A Historic Second Chance for Justice for Hong Yen Chang

May 27, 2014

SACRAMENTO – More than 120 years ago, Hong Yen Chang – a Columbia Law School graduate and a member of the New York state bar – moved to California, hoping to serve San Francisco’s Chinese community as an attorney. But he was denied admission into the State Bar of California solely because of his race.

To rectify this long-standing injustice, the Senate today unanimously passed SR 46, introduced by Sen. Jim Beall, D-San Jose, urging the State Bar of California to recommend to the California State Supreme Court that Mr. Chang be granted a posthumous law license.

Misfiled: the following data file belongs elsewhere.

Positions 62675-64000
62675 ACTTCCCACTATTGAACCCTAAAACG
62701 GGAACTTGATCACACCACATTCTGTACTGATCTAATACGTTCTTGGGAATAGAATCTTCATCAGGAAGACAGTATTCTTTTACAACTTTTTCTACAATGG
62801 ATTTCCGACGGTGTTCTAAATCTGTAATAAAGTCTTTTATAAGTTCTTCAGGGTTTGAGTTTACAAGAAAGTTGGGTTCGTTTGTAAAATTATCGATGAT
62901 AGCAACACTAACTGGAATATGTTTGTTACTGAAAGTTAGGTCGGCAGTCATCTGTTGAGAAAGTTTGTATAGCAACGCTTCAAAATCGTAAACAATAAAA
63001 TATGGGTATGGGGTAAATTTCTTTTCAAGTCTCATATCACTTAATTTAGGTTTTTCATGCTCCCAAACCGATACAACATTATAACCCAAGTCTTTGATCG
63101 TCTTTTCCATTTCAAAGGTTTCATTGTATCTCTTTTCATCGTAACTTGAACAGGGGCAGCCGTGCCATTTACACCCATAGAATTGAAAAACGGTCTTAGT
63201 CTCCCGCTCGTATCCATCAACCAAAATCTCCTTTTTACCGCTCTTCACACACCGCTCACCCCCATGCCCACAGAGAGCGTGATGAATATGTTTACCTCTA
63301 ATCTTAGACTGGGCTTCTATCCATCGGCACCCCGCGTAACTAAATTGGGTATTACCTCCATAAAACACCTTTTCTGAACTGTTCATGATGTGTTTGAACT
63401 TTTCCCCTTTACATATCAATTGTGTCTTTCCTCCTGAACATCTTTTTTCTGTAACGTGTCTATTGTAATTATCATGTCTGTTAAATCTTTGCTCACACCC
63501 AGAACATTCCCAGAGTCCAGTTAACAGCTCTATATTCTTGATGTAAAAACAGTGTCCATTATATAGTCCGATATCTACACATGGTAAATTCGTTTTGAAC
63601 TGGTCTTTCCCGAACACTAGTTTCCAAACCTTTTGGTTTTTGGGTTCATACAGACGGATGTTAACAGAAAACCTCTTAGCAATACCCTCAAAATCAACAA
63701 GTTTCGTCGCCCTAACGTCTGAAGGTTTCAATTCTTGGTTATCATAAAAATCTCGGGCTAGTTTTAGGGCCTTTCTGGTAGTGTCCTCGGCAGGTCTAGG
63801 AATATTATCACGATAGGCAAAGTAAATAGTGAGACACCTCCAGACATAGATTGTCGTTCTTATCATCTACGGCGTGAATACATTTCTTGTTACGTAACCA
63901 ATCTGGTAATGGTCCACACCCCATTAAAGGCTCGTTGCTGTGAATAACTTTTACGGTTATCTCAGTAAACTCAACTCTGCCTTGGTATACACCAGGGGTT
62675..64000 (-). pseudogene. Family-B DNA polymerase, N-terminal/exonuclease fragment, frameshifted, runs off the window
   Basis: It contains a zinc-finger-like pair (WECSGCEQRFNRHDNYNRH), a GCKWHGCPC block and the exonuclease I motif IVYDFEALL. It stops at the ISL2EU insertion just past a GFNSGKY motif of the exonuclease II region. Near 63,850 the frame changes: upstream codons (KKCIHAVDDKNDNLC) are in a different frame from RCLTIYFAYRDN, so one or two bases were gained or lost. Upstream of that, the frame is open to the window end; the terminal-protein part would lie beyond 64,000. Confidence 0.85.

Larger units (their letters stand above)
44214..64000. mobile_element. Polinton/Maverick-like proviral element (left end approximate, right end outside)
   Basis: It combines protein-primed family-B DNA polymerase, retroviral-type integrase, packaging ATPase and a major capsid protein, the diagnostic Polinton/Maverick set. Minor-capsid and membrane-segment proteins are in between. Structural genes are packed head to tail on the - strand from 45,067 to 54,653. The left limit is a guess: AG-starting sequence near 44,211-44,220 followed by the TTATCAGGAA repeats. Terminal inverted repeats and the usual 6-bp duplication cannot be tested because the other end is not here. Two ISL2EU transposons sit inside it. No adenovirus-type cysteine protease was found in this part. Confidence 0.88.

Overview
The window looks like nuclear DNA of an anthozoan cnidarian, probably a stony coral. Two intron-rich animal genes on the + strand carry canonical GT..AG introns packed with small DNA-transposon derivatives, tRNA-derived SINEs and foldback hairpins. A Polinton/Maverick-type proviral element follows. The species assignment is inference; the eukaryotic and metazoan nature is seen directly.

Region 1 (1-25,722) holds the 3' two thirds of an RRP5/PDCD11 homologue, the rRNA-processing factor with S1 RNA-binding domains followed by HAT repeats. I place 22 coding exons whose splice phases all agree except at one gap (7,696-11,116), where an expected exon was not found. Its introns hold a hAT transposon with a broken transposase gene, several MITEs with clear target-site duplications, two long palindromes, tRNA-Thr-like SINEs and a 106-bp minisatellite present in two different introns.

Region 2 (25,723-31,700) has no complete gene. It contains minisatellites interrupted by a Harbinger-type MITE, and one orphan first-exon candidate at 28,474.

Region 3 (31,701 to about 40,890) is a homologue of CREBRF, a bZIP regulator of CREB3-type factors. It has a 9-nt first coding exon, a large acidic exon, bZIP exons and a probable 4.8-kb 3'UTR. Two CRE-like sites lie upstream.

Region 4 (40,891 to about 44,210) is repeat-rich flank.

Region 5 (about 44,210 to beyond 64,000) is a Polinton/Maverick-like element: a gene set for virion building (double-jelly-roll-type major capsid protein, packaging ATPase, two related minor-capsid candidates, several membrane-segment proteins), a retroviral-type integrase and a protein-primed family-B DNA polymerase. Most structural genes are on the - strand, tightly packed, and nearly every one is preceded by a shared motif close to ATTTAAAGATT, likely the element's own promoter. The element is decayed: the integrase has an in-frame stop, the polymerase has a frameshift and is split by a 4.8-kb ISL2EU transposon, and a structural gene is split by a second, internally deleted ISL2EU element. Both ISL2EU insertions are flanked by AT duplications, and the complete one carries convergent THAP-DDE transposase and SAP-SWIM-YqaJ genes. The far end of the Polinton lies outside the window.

“Some people may question why we should redress an injustice that occurred in 1890,’’ Beall said. “My reply is that history matters. By granting Mr. Chang a law license, we are saying California will not tolerate discrimination against immigrants.’’

Beall introduced Senate Resolution 46 after learning about the campaign led by the Asian-Pacific American Law Students Association at UC Davis to get Mr. Chang a law license.

Mr. Chang, who also attended Yale, was able to obtain a New York law license after the New York State Legislature approved a special act that enabled him to take the bar exam, which he passed. At the time, the New York Times said Mr. Chang was the first Chinese immigrant to practice law in the U.S.

However, his hope of serving as an attorney in California was thwarted when the state Supreme Court rejected his application because of the federal Chinese Exclusion Act, which prohibited Chinese immigrants from being naturalized citizens.

The resolution is co-authored by Sens. Ted Lieu, D-Torrance, and Carol Liu, D-La Canada Flintridge.